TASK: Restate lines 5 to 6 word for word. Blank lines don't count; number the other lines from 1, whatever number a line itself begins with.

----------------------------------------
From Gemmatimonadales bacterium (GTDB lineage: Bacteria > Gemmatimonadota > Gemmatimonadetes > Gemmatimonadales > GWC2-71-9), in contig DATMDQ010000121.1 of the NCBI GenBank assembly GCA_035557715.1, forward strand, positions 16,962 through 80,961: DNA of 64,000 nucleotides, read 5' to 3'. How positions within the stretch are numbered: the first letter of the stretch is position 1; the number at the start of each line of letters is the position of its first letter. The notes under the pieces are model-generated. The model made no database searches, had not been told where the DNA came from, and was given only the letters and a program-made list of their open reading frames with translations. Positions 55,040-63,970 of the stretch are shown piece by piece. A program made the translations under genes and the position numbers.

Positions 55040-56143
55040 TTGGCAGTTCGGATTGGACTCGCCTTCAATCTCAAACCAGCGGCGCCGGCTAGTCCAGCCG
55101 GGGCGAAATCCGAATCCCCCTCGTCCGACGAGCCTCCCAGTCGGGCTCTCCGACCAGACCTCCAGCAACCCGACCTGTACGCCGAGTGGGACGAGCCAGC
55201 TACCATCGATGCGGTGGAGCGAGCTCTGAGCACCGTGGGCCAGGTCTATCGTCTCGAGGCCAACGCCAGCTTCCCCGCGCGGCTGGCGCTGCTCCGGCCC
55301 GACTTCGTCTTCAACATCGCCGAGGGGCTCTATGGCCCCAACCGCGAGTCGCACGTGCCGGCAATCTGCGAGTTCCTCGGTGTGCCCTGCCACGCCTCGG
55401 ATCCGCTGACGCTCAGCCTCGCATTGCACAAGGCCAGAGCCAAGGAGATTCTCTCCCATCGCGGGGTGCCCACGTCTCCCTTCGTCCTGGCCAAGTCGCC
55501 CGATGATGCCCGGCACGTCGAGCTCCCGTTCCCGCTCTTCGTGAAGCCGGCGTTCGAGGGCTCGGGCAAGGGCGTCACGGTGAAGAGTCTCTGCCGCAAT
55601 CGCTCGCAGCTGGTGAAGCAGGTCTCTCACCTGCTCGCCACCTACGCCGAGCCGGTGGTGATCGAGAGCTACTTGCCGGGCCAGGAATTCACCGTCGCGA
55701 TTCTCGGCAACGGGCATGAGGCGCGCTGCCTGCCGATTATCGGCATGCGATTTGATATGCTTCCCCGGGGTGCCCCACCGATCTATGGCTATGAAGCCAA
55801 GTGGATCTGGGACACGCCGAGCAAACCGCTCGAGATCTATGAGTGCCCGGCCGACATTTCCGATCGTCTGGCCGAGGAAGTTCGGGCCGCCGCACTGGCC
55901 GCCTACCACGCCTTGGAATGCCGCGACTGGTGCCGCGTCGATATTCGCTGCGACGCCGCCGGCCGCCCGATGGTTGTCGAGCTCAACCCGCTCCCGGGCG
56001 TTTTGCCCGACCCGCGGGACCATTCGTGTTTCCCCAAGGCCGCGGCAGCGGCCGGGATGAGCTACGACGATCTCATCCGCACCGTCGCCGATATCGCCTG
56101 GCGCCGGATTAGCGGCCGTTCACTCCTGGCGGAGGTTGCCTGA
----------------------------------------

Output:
55201 TACCATCGATGCGGTGGAGCGAGCTCTGAGCACCGTGGGCCAGGTCTATCGTCTCGAGGCCAACGCCAGCTTCCCCGCGCGGCTGGCGCTGCTCCGGCCC
55301 GACTTCGTCTTCAACATCGCCGAGGGGCTCTATGGCCCCAACCGCGAGTCGCACGTGCCGGCAATCTGCGAGTTCCTCGGTGTGCCCTGCCACGCCTCGG